This was how this Sunday’s sermon was going to start, but by the time I’d finished the sermon it no longer fit. So, have it as some random musings.
I spent way too much time this week trying to find out where the line, ‘May The King live forever’ in yesterday’s coronation swearing of allegiance came from. If you participated in the ‘homage of the people,’ which replaced the previous ‘homage of the peers,’ you were invited to respond to the Archbishop of Canterbury saying, ‘God save The King’ by replying, ‘God save King Charles. Long live King Charles. May The King live for ever.’ ‘May the king live forever’ struck me as a strange thing to say, so I took a deep dive into whence that line came. You may have previously heard it in the coronation anthem ‘Zadok the Priest’ by George Frideric Handel, written for the coronation of George II in 1727. The words that are sung are:
Zadok the priest and Nathan the prophet anointed Solomon king.
And all the people rejoiced and said:
God save the King! Long live the King! God save the King!
May the King live for ever. Amen. Hallelujah.
Handel took the words from an older chant that was said to be based on 1 Kings 1:38-40. But in that passage, after Zadok anoints Solomon with oil, ‘all the people said, “Long live King Solomon!”. I did check whether this was a translation issue, thinking that maybe ‘May the king live forever’ came from the Latin Vulgate Bible, or from the King James English translation. But no. Earlier in that chapter of 1 Kings Bathsheba is called to see King David, and the Bible does tell us, ‘Then Bathsheba bowed with her face to the ground, and did obeisance to the king, and said, “May my lord King David live for ever!”’ (1 Kings 1:31). But that is the only time it is ever said to a Jewish monarch, and then by someone we suspect was a Gentile. The only other monarch to whom it is said in the Bible is the Babylonian King Nebuchadnezzar, in the Book of Daniel.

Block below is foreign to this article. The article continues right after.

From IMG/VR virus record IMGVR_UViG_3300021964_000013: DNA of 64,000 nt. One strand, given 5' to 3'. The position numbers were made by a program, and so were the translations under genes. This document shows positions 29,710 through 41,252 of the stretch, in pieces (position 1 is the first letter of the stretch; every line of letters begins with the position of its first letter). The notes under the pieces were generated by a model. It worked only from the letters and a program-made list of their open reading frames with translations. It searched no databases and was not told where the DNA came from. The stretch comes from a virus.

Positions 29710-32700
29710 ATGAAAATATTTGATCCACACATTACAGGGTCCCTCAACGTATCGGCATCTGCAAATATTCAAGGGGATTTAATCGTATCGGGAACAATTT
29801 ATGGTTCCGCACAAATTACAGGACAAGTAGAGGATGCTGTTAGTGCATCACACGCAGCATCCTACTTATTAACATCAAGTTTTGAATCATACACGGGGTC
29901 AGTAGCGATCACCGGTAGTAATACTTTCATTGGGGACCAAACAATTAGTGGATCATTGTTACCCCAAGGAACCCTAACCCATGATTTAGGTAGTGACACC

Pingback: Swearing allegiance or reaffirming reality? (2) – An Informed Faith